Foreword

The world’s energy system remains on track to push global warming beyond 2°C by 2100

This is the fifth annual Energy Transition Outlooks issued by DNV. For half a decade, we have said, consistently that the most likely future for the world’s energy system is one that will result in global warming exceeding 2°C by 2100, and that is our conclusion once again this year.

The impact of global warming is becoming alarmingly apparent, and I believe there is a widening understanding of the long-term risks for humanity. However, while perceptions may have changed, reality has not. Each year, in the foreword to this Outlook, I have stressed the need for governments and companies to take decisive action on climate change. COVID-19 has more than demonstrated that governments can act boldly. Yet, from an energy transition perspective, the pandemic has been a lost opportunity. Recovery packages have largely focused on protecting rather than transforming existing industries. There are exceptions to this, and our forecast incorporates slightly more clean energy in the mix over the next three decades than we did a year ago. 

But large-scale action is still needed urgently, and our forecast provides clear guidelines on where such efforts should be directed. Wind and solar PV will expand 15- and 20-fold respectively in our forecast period. Twinned with the plunging costs and advancing technology of battery storage, variable renewables already offer an attractive alternative to phasing out thermal power generation and the business case will become overwhelming by 2030.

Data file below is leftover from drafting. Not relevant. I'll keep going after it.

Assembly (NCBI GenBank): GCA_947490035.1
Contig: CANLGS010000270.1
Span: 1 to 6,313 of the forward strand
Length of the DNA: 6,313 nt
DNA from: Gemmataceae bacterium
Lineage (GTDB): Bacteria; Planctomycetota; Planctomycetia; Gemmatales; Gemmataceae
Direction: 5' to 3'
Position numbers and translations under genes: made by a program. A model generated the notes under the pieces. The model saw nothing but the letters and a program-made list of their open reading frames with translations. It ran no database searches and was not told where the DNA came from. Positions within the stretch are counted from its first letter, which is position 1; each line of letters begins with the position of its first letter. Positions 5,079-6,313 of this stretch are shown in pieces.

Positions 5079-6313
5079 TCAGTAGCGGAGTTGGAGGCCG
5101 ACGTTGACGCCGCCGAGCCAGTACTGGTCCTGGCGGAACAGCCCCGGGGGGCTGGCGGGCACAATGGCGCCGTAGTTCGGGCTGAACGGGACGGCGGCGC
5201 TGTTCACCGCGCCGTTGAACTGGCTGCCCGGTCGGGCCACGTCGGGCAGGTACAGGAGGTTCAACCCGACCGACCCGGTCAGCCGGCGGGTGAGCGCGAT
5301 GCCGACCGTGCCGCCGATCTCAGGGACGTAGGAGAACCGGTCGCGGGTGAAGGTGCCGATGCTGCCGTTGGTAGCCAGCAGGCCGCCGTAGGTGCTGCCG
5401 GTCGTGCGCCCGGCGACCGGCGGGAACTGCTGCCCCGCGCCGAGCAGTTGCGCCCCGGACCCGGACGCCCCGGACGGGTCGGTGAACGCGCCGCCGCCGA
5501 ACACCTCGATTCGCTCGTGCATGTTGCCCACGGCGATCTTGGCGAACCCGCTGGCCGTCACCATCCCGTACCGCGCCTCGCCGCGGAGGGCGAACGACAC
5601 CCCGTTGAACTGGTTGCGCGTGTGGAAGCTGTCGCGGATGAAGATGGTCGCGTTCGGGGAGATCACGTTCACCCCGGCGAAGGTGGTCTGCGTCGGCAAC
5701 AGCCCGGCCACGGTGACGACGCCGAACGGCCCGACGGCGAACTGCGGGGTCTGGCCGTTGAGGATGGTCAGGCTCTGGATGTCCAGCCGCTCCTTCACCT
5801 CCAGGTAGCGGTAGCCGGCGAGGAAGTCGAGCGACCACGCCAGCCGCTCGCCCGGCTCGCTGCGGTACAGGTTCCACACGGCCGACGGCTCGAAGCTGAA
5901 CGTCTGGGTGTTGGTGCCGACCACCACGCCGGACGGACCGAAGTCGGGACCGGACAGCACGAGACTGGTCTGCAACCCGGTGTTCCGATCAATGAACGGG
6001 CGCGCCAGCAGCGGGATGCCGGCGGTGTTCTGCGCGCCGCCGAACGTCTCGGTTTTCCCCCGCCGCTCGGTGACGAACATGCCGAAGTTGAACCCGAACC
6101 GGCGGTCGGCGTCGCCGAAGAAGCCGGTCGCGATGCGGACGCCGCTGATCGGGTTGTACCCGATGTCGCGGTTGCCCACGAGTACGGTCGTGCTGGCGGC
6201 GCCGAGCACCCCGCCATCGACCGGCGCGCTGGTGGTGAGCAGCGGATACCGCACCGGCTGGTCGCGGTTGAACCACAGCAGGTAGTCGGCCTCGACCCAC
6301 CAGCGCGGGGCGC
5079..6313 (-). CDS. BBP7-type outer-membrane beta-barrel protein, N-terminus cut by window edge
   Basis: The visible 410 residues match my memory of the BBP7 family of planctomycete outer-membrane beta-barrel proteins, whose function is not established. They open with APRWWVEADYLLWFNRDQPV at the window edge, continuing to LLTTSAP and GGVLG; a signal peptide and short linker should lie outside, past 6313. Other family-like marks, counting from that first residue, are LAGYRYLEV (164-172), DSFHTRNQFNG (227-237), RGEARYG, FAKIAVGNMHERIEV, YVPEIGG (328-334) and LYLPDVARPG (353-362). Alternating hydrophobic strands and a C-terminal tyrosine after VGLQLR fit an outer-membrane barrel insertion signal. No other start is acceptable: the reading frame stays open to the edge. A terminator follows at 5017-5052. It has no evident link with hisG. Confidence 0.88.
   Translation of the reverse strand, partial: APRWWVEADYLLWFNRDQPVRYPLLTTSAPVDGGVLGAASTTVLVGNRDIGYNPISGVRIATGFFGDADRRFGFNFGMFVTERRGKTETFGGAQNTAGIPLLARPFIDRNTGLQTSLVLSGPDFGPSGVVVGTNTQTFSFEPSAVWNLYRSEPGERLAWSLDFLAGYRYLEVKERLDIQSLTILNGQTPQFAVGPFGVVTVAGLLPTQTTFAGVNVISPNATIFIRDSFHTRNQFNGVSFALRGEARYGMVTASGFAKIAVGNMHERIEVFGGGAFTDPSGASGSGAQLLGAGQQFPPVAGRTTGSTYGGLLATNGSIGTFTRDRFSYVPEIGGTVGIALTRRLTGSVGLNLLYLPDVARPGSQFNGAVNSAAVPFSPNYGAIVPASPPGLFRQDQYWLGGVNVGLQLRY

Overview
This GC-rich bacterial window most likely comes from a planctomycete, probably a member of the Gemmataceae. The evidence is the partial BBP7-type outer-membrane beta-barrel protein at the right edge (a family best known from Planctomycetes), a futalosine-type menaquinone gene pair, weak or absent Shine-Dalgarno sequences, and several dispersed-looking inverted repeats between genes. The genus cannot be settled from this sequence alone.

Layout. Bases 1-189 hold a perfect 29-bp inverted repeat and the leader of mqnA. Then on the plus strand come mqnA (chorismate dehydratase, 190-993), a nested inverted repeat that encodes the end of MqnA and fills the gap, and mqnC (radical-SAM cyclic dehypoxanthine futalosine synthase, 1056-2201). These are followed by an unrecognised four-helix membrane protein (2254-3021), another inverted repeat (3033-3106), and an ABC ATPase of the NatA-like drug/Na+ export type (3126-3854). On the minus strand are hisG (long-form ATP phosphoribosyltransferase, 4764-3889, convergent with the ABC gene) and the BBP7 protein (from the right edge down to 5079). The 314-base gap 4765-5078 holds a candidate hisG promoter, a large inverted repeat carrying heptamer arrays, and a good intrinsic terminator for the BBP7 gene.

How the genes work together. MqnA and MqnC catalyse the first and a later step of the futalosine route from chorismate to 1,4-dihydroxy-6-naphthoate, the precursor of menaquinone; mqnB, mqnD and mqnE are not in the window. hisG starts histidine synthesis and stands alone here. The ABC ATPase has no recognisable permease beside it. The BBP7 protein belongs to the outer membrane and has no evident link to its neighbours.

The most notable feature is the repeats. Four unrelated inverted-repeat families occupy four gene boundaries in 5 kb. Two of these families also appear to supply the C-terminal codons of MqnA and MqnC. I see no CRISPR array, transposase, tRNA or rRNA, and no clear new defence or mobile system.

Electricity demand will more than double by 2050 and by then over 80% of power will be provided by non-fossil sources. The accompanying efficiencies are staggering, both in the avoidance of heat losses in power generation and in end use – for example, with EVs and heat pumps. But the problem is this: even if all electricity was ‘green’ from this day forward, humanity would still fail to achieve net zero emissions by 2050.

Not everything can be electrified. That is what makes tackling the hard-to-abate sectors of high heat, aviation, shipping and trucking so very urgent. Yet our forecast shows that hydrogen enters the picture at scale only in the late 2030s. That is far too late: climate science points to the considerable risks of allowing emissions to accumulate before we act. 

The verdict is clear: the world needs vastly more green electricity, both direct and indirect, more biofuel, and more carbon capture and storage on a dramatically accelerated timescale. 

In October this year we will publish our first Pathway to net zero emissions report – a detailed look at how best to close the gap between this forecast and one that is aligned with the Paris Agreement. It is critical that we mobilize all the forces of the Fourth Industrial Revolution towards a green energy transformation, including innovative ways to finance this shift. This year we address that critical subject in our supplementary report, Financing the Energy Transition.

- Remi Eriksen
Group President and CEO, DNV

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